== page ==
In conclusion the present evidence suggests that patients with acute symptomatic seizure(s) associated with SCG should be treated with AEDs for two reasons: (i) seizures are likely to recur as long as the lesion persist and (ii) the time period for the resolution of the CT lesion is quite variable. The present evidence also suggests that AEDs can safely be withdrawn once the follow-up scan shows resolution of the lesion. Most often, good seizure control can be achieved with a single conventional AED (monotherapy).[11],[12] Dr Sandeep Kaushal[17] and his colleagues in their article published in this issue have suggested that clobazam can be an alternative. In their study clobazam was well tolerated, safe and effective in the treatment of seizures associated with SCG. Uncontrolled observations have also shown good efficacy of clobazam in acute epilepsy, in clusters, in serial seizures and as prophylaxis.[18] Seizure clusters, breakthrough seizures and serial seizures are often the features of seizure disorder associated with SCG.[4],[7] The other advantage that seems to be of importance of clobazam use in these patients is a very low frequency of skin reactions with this drug.[19] A high frequency of skin reactions has been reported among patients with SCG who are administered AEDs, most frequently phenytoin.[20],[21],[22] The exact mechanisms for this increased incidence is unclear and probably have an immune basis common to cutaneous adverse reactions and pathophysiology of neurocysticercosis.[22] All these observation suggest clobazam as an alternative AED of choice, more so in patients who develop cutaneous adverse reaction to other AEDs. However we need more evidence to use clobazam as first line AED in these patients, probably a well-designed randomized studies including large number of patients.

 
  References Top

1.Escobar A. The pathology of neurocysticercosis. In : Palacios E, Rodriguez-Carbajal J, editors. Cysticercosis of the central nervous system, Charles C. Thomas, Springfield: Illinois; 1993. p. 27-54.  Back to cited text no. 1    
2.Carpio A, Escobar A, Hauser AW. Cysticercosis and epilepsy:a critical review. Epilepsia 1998;39:1025-40.   Back to cited text no. 2    
3.Commission on Epidemiology and Prognosis of the International League Against Epilepsy. Epilepsia 1993;34:592-6.  Back to cited text no. 3    
4.Murthy JM. Seizures due to solitary cysticercus granuloma. In : Singh G, Prabhakar S, editors. Taenia solium cysticercoids: From basic to clinical science. CABI Publishing: Oxon; 2002. p. 251-6.  Back to cited text no. 4    
5.Garcia HH, Del Brutto OH. Neurocysticercosis: updated concepts about an old disease. Lancet Neurol 2005;4:653-61.  Back to cited text no. 5    
6.Rajashekhar V, Chandy MJ. Incidence of solitary cysticercus granuloma. In : Rajashekhar V, Chandy MJ, editors. Solitary cysticercus granuloma. Orient Longman: Chennai; 2000. p. 12-28.  Back to cited text no. 6    
7.Rajashekhar V, Chandy MJ. Clinical manifestation of solitary cysticercus granuloma. In : Rajashekar V, Chandy MJ, (editors) Solitary cysticercus granuloma. Orient Longman: Chennai, India; 2000. p. 29-39.  Back to cited text no. 7    
8.Murthy JM, Yangala R. Acute symptomatic seizures - Incidence and etiological spectrum: a hospital-based study from south India. Seizure 1999;8:162-5.  Back to cited text no. 8    
9.Ong S, Talan DA, Moran GJ, Mower W, Newdow M, Tsang VC, et al . Neurocysticercosis in radiologically imaged seizure patients in US, emergency departments. Emerg Infect Dis 2002;8:608-13.   Back to cited text no. 9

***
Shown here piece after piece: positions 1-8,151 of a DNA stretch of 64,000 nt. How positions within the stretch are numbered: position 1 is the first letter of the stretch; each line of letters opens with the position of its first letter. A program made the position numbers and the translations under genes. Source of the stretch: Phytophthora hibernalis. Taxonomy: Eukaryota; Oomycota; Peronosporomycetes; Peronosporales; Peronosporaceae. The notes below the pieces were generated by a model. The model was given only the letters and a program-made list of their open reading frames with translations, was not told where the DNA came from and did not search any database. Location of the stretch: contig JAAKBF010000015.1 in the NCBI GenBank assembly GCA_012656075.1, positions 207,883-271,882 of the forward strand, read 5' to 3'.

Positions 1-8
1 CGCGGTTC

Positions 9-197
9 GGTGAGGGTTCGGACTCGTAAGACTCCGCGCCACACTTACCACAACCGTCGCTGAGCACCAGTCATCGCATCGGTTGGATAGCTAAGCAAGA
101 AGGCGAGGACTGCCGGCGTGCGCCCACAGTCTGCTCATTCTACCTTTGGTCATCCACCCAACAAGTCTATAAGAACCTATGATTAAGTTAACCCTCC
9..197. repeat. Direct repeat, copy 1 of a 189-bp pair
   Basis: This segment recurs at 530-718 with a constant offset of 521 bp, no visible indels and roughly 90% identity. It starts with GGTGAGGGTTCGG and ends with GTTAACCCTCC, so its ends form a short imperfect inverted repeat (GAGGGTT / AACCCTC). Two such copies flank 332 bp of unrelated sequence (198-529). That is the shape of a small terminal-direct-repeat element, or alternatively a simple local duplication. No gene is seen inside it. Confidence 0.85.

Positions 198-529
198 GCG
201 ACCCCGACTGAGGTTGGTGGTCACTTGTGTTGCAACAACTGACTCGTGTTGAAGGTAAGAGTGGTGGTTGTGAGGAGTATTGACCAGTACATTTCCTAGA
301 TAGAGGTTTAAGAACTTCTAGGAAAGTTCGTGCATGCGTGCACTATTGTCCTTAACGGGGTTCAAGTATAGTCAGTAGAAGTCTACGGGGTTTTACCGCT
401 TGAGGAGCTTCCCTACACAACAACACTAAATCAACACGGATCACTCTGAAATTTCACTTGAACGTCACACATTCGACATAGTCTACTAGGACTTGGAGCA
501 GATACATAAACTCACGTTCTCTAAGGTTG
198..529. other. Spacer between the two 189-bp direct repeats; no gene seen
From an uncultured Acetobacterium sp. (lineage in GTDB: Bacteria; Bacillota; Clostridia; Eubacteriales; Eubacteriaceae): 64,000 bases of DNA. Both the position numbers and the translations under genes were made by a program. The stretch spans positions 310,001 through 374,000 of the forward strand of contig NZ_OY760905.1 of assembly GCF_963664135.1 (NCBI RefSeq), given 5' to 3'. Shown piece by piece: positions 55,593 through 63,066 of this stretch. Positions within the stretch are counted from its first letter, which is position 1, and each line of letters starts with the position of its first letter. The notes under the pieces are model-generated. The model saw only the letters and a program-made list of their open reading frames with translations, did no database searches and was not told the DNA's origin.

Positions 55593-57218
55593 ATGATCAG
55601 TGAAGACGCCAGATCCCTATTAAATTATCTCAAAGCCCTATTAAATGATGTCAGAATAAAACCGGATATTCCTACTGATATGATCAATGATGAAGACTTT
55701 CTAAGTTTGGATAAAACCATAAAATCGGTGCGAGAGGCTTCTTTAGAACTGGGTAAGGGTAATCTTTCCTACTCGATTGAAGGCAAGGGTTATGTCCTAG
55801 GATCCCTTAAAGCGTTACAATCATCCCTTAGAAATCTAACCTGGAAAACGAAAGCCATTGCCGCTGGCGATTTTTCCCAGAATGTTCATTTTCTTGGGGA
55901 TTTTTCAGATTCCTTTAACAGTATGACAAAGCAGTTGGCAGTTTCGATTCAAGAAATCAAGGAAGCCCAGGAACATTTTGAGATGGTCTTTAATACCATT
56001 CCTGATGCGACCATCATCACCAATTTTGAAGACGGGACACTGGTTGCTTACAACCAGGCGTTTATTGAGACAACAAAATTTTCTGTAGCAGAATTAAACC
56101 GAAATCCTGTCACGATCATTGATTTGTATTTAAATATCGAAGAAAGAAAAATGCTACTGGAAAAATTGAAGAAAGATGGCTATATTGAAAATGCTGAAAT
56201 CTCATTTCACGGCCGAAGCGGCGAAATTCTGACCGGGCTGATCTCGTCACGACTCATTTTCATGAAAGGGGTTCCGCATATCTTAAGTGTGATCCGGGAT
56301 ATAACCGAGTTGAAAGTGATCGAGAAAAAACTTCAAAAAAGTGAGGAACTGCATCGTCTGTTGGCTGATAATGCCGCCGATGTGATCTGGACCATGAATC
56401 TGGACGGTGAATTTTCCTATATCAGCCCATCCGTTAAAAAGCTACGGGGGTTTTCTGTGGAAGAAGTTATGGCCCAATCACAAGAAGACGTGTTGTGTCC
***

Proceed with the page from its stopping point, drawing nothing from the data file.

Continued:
10.Mitchell WG. Status epilepticus and acute repetitive seizures in children and adolescents and young adults: etiology, outcome and treatment. Epilepsia 1996;37:S74-80.  Back to cited text no. 10  [PUBMED]  
11.Carpio A, Hauser AW. Prognosis for seizure recurrence in patients with newly diagnosed neurocysticercosis. Neurology 2002;59:1730-4.   Back to cited text no. 11    
12.Murthy JM, Reddy YV. Prognosis of epilepsy associated with single CT enhancing lesion - a long-term follow up study. J Neurol Sci 1998;169:151-5.   Back to cited text no. 12    
13.Rajashekhar V. Rate of spontaneous resolution of a solitary cysticercus granuloma in patients with seizures. Neurology 2001;57:2315-7.  Back to cited text no. 13    
14.Pradhan S, Kathurja MK, Gupta RK. Perilesional gliosis and seizure outcome: a study bade on magnetization transfer magnetic resonance imaging in patients with neurocysticercosis. Ann Neurolo 2000;48:181-7.   Back to cited text no. 14    
15.Rajshekhar V, Jeyaseelan L. Seizure outcome in patients with a solitary cerebral cysticercus granuloma. Neurology 2004;62:2236-40.  Back to cited text no. 15  [PUBMED]  [FULLTEXT]
16.Singh G, Sachdev MS, Tirath A, Gupta AK, Avasthi G . Focal cortical subcortical calcifications (FCSCs) and epilepsy in the Indian subcontinent. Epilepsia 2000;41:718-26.  Back to cited text no. 16    
17.Sandeep K, Asha R, Chopra SC, Singh G. Safety and efficacy of Clobazam versus phenytoin-sodium in the antiepileptic drug treatment of solitary cysticercus granuloma. Neurol India 2006;54:152-5.  Back to cited text no. 17    
18.Dalby MA. Clobazam. In : Shorvon S, Perucca E, Fish D, Dodson E, eds. The treatment of epilepsy. Oxford, Blackwell Publishing, Second Edition 2004;pp 358-64.  Back to cited text no. 18    
19.Trimble MR. On the use of tranquilizers in epilepsy. Epilepsia 20002;43:25-7.  Back to cited text no. 19    
20.Misra UK, Kalita J, Rathore C. Phenytoin and carbamazepine cross reactivity: report of a case and review of literature. Postgrad Med J 2003;79:703-4.  Back to cited text no. 20  [PUBMED]  [FULLTEXT]
21.Mall Rk. Agarwal A, Garg RK, Kar AM, Shukla R. Short course of prednisolone in Indian patients with solitary cysticercus granuloma and new onset seizures. 2003;44:1397-401.  Back to cited text no. 21    
22.Singh G, Kaushal S, Gupta M, Chander CS. Cutaneous reactions in patients with solitary cysticercus granuloma on phenytoin sodium. J Neurol Neurosurg Psychiatr 2004;75:331-3.  Back to cited text no. 22